It’s quotes like these that worry me. “women and men are equal members of the body of Christ, equally addressed by the word of God” should be part of a translation philosophy. “equally empowered by the Spirit to serve in it (and therefore lead it)” should not, as that is theology, interpretation, and should be the result of our study of the word, and not what guides our translation of it.

  2. Would you please explain, Dannii, how you are interpreting this?

    2 Statements that “should be part of a translation philosophy”:

    1) “women and men are equal members”

    2) “women and men are … equally addressed”

    1 Statement that “should not … be part of a translation philosophy”:

    * “women and men are … equally empowered.”

    How is this third statement not equal to the first two? How are the first two not “interpretation”? What’s the difference, in your interpretation, between any of these being “results of our study” and “what guides our translation”? Can such statements ever be both the guides to translation and the results of study? I confess, I’m not following your logic.

  3. Actually “women and men are equal members” really belongs to the interpretation basket too.

    It’s most clear to me with the third one, something I don’t believe the Bible actually teaches. I would not want a translation which started out with such a proposition and translated accordingly. But to be fair, I wouldn’t want a translation which was translated according to other interpretations which I do agree with.

    The second is not really made all that explicit in most parts of the Bible, but I think is essential for a general purpose translation.

    Essentially I am worried when agendas guide translation philosophies too much. To aim for a translation which can be happily read be a wide and non-discriminating audience is a good aim to have. To attempt to accurately convey gender related terms into a target language with different ways of using gender is a must. I don’t think it is controversial to say there is a big difference from those and from translating so that all will know they are equally empowered to lead.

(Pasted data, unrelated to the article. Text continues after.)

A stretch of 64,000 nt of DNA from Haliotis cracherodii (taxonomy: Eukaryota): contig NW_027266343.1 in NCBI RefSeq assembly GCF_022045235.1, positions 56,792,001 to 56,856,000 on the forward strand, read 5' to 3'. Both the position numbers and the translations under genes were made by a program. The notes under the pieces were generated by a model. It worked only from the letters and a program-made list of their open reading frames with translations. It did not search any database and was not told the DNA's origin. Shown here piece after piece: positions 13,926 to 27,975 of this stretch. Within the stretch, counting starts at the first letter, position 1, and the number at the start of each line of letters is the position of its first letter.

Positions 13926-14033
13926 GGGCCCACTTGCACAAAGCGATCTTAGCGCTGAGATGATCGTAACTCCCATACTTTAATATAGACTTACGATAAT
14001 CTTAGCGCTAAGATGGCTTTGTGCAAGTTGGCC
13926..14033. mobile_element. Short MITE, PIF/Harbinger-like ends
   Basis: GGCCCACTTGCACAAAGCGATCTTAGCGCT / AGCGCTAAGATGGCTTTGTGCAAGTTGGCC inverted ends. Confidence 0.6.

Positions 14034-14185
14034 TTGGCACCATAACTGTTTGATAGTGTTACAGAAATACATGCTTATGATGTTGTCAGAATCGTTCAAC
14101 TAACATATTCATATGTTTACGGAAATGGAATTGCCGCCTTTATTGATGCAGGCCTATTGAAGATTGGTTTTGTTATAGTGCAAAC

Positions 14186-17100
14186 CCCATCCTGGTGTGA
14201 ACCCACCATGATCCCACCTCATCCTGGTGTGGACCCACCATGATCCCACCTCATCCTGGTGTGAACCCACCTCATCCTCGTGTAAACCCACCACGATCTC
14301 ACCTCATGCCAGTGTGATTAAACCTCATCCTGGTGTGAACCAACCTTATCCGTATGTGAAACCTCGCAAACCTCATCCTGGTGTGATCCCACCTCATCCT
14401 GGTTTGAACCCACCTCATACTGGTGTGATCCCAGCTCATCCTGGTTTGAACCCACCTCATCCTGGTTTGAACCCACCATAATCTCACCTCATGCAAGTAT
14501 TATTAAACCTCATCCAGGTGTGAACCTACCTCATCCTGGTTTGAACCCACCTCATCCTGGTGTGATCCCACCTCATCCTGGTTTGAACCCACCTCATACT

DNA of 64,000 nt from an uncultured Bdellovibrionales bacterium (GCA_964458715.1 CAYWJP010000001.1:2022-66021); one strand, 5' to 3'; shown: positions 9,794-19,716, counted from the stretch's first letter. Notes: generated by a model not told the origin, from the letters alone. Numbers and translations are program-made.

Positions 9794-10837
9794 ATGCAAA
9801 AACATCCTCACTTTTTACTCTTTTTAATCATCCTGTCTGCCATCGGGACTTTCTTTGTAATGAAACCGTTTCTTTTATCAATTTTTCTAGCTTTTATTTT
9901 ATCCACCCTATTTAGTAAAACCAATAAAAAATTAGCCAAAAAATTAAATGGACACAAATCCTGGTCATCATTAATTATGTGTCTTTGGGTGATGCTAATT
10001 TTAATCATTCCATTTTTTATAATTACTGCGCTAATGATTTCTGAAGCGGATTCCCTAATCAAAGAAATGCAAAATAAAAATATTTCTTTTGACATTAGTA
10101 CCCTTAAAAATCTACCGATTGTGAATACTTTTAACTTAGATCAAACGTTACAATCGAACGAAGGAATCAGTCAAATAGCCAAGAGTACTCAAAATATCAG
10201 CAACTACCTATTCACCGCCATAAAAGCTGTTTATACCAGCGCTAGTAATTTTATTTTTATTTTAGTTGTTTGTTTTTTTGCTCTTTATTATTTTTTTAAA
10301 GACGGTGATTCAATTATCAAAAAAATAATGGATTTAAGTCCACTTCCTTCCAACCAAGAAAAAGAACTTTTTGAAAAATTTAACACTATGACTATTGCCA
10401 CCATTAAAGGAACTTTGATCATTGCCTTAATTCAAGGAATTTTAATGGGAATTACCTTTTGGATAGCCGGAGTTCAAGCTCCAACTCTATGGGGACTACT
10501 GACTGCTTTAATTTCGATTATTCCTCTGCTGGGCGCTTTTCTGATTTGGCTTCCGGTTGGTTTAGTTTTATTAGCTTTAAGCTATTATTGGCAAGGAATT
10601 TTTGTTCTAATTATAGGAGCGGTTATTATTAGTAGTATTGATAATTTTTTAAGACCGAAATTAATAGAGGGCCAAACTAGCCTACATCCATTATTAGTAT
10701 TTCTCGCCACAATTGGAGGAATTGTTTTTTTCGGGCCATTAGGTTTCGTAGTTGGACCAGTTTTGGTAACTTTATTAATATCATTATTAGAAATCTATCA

4. I am worried when agendas guide translation philosophies too much.

    Are philosophies without agendas? And what of texts that have no biblical reference at all? Isn’t gender important with respect to translation whether the text is the Greek bible or Chariton’s novel? Would you mind tracking over to my comment at the following post to see whether you think theology influenced or misguided the translations of the novel?

    See my comment here with two gender-inclusive English versions of the Greek novel: http://powerscourt.blogspot.com/2010/06/reminders-about-esv.html

  5. Those translations look fine… I don’t think they’re examples of how I interpreted J. R. Daniel Kirk’s statement.

  6. the Bible actually teaches

    Dannii,
    Why can’t J.R. Daniel Kirk come to the first century novel (i.e. to Chariton’s Chaereas and Callirhoe) with his profound belief, “women and men are … equally empowered”? Does the novel teach him that, actually? You see where I’m going, don’t you?

    Isn’t it a bit strange to treat the Bible as a person who teaches some absolute and invariable lesson? Is that what’s going on in the ESV translation of the Bible, when there’s this narrative, which we all must “interpret” somehow as teaching?

    male and female he created them.

    28And God blessed them. And God said to them, “Be fruitful and multiply and fill the earth and subdue it and have dominion over the fish of the sea and over the birds of the heavens and over every living thing that moves on the earth.”

    Is the blessing and the teaching of God to “them” (to “male and female”) not equal (that is, not equal to both “male and female”)? Isn’t this a text that is not teaching you? Aren’t you interpreting it one way (i.e., as not saying a thing about a command with empowerment) while you interpret J.R. Daniel Kirk as interpreting it in quite another way (i.e., the command given to male and female equally = the empowerment to obey the command equally)?

    And then there’s Jesus reading this, interpreting the very same words (likely reading in Greek translation if not in some edited original old Hebrew). Does he (in the gospels) use the Bible as the teacher? Or does he have the readers of the Bible teaching and interpreting themselves? Since doesn’t he interpret it? Isn’t his translating (i.e. into spoken Aramaic from written Hebrew or from textual Greek translation) interpretation and not “what the Bible actually teaches”?

  7. I’m finding you harder to understand these days… apologises if I misunderstood you.

    Isn’t it a bit strange to treat the Bible as a person who teaches

    No. It’s a religious text. Religions teach. Even from narratives. You may wish that wasn’t how the world is, but I’m not interested in some hypothetical world like that.